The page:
To Drill or Not to Drill

One of the most daring things Michelangelo ever did was to poke holes in the eyes of his David.

He must have hesitated before doing it, before drilling with a gimlet. If he botched it, he would ruin the whole statue. Eyes aren’t a little detail. They are the first place you look.

He would have made experiments with small models of the David and looked at them in various kinds of light. But there was no way of knowing for sure what the effect of those eye-holes in the colossal statue would look like in the Piazza.

Sculptors have always doubted about making those holes, which are meant to simulate the black of pupils. The idea is to get a glance from the figure, to make it seem to have life INSIDE. The best Greek statues don’t have punctured eye-balls, mainly because the Greeks were trying for an ideal, a balanced representation of the body as a whole. They didn’t want a look from the figure to disturb the viewer’s quiet contemplation of it. They didn’t want an INSIDE to their stone gods and heroes.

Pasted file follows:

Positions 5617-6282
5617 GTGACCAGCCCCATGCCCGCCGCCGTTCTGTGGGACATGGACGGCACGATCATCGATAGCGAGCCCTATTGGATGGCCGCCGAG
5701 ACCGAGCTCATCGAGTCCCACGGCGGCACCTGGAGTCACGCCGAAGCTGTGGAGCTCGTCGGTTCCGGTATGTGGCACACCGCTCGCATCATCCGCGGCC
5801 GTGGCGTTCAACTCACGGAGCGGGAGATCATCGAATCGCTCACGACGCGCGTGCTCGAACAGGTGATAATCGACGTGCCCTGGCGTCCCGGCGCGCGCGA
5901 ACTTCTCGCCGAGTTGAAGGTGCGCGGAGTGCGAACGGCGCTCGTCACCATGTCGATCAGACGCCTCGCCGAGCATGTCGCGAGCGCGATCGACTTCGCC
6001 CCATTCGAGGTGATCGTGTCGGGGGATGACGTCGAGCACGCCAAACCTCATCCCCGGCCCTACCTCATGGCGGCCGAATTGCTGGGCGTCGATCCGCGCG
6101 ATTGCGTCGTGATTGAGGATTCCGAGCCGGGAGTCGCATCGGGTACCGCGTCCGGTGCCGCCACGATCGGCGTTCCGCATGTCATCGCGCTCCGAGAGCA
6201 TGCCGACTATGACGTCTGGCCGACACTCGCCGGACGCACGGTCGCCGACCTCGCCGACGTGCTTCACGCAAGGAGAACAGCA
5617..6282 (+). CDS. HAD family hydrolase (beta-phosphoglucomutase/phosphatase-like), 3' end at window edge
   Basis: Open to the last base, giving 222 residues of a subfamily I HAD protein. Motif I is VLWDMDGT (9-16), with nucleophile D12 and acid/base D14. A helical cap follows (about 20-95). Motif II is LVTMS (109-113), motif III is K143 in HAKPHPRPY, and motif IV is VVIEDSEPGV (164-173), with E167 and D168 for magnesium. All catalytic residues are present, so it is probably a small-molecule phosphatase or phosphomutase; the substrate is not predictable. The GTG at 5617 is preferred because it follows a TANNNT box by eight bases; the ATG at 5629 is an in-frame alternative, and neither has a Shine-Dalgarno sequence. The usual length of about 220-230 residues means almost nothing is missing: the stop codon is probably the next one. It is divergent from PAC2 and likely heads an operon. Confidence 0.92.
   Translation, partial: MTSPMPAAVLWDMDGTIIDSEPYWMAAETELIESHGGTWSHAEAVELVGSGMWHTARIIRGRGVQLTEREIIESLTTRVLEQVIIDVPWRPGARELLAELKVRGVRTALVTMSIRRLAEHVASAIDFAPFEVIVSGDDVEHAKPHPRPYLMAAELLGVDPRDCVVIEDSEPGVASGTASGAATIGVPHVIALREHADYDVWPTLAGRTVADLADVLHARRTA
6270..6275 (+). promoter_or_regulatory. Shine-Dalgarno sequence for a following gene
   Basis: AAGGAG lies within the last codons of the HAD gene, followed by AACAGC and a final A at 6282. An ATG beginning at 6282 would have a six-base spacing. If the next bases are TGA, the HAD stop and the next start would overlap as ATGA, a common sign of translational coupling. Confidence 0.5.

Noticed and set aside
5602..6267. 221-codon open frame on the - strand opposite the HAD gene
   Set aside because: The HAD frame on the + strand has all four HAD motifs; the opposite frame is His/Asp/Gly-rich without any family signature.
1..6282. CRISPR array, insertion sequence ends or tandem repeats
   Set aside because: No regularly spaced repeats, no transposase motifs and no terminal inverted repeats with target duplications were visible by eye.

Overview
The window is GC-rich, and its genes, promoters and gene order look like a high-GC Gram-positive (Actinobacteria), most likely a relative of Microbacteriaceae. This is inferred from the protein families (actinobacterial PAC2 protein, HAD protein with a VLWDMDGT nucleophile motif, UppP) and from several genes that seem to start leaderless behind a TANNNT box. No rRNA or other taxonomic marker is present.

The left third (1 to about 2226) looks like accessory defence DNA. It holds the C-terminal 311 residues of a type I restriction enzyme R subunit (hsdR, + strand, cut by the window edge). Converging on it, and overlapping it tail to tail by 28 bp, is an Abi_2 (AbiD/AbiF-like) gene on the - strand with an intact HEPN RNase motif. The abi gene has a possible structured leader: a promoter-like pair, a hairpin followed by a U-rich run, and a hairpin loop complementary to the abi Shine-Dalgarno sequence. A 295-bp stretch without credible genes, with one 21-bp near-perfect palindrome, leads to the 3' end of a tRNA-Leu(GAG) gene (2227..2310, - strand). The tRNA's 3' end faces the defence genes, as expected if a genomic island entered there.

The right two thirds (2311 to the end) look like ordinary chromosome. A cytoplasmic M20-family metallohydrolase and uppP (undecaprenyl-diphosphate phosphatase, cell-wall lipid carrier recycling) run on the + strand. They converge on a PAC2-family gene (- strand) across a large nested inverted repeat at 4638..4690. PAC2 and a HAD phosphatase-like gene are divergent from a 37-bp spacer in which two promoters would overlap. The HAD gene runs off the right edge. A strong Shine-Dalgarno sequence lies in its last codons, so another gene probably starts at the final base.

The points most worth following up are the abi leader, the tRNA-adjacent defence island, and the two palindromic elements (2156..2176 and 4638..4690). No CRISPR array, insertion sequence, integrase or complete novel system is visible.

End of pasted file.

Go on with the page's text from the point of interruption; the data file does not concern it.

The young Michelangelo wanted just that: life, movement, the sign of a will. He couldn’t picture a figure that seemed to move in every part of its body EXCEPT the eyes, which were just blank hemispheres.

He had drilled the eyes of a little figure in the Bologna Cathedral and it had not come off too well. They seem to stare—they look like false eyeballs. In his Bacchus he made the holes less deep—mere shallow basins, and the look didn’t satisfy anybody. Should he try holes in the big David’s eyes?

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